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Indian Muslims caution against haste

While agreeing that terrorism must be tackled, Muslim leaders tell Kunal Chauhan that India must look to its own interests before jumping on the US bandwagon

New Delhi: India should not rush into any act that can spell danger for the subcontinent is the strong message that Muslim bodies in the country are sending following the terrorist attacks on the US. They support India's stance against terrorism but caution against rushing into any alliance with America without thinking about its own interests and concerns. It worries them a little that India has offered unstinting support to America in the latter's war against terrorism. What disturbs them somewhat more is that this support comes without the US having spelt out precisely what it requires of India.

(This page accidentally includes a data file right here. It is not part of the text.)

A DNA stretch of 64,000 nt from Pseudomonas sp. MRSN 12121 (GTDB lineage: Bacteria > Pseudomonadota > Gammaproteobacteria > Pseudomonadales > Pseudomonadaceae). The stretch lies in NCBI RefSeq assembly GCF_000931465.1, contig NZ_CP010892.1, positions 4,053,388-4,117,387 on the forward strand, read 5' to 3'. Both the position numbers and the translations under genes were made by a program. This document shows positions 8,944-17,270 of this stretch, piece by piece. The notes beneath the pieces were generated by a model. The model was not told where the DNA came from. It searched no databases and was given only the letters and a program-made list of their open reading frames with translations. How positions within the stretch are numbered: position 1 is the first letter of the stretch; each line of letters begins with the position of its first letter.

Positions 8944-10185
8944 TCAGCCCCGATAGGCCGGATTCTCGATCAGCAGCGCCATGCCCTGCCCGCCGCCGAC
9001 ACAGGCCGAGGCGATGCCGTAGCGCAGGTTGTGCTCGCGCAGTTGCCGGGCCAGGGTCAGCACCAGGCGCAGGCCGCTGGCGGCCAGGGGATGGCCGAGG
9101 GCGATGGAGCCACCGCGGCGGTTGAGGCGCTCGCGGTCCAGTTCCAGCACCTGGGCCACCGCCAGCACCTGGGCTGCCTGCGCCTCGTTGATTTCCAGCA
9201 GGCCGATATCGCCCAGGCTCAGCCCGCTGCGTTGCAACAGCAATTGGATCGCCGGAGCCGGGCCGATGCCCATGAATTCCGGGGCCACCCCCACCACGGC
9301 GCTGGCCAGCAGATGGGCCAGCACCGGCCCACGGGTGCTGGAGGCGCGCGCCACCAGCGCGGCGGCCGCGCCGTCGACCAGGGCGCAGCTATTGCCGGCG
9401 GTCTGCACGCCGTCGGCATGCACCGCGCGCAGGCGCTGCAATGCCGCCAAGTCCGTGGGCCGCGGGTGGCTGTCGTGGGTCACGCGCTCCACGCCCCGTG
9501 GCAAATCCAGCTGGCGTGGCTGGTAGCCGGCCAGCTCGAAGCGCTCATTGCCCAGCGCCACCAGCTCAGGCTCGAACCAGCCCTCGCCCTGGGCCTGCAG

Qazi Mujahidul Islam Qasmi, a conservative and chairperson of the Muslim Personal Law Board, says, "India should not jump to any quick conclusions. Instead, it should weigh the possibilities of either supporting America or remaining neutral and only then act. America should bring out proper and solid evidence against Osama bin Laden. It should not attack Afghanistan just for the sake of settling old rivalries." Even liberals like Jawaharlal Nehru University (JNU) professor and South Asia expert Kalim Bahadur hold similar views. "India should not be blinded by American rhetoric," says Bahadur. "It should see that its interests are being taken care of. America has decided to act against terrorism only after being affected, while India has been shouting about terrorism from the rooftops for the past 10 years and no one cared. So, it is important that India decide upon what kind of help and support it is willing to provide to the America in its plans for retaliation." Many Muslim thinkers feel that it is best for India to revert to its old policy of nonalignment. It was this policy that introduced strain into India's relations with the US. Saeeda Hamid, former member of the National Commission for Women (NCW), feels that it is nonalignment that would help India the most rather than a precipitate leap on to the US bandwagon. "India should remember Mahatma Gandhi's policies and follow them," she says. "India is a country of deep philosophies and believes in non-violence and it should not jump into any conflict that will result in a catastrophe. What is to be seen is what will be America's next step. If Afghanistan and Pakistan are attacked, India will be directly affected." What worries the country's Muslims is the America's presumption that terrorism is directly connected to Islamic fundamentalism. The Americans, in their grief and anger, have called it a war between "extreme fundamentalism and democracy". But Muslim organisations are at pains to stress that Islam has nothing to do with terrorism. Qari Mohammad Mazhari, chairperson of the National Minority Development Finance Corporation (NMDFC), says, "The Americans are making a mistake by equating Islam with terrorism. There is no connection between Islam and terrorists. Terrorism can't be successful without big nations being behind it. Otherwise, how can you explain an attack of such proportions on a country like America? India's position on terrorism is correct and it should continue its fight against it." Says Qazi Mujahidul Islam Qasmi, "Religion has nothing to do with terrorism. Terrorist groups may claim religion as their reason for fighting but other countries should not fight each other on the basis of religion. What is required is to understand how this terrorism started and then get to the root of the cause, rather than giving statements about eliminating terrorism." One of the commonest Muslim complaints centres around the US' perceived inaction in West Asia. "No one, whether a Muslim or someone from another faith, can condone the loss of innocent human lives," says Prof Imtiaz Ahmed of JNU. "But we must try to understand the reason behind the Muslim resentment against the American establishment." Prof Ahmed, a champion of reforms in Muslim Personal Law, says that the unresolved Palestine problem, along with increasing Israeli violence in the region, has "upset the Muslims largely". The US is perceived as a "superpower that is openly backing Israel against the Palestinians. This is where the problem lies," he says. There are ample cautionary words for the Indian government. Says Kalim Bahadur, "The government should not forget that during the 1980s, when the Punjab crisis was at its peak, and later in the 1990s, when Kashmir was burning, the West, including the US, backed Pakistan. So, the US may ditch us again after using us in its fight against the Taliban. Before we join the US in its campaign, we must give serious thought to some of these issues’ (tehelka).

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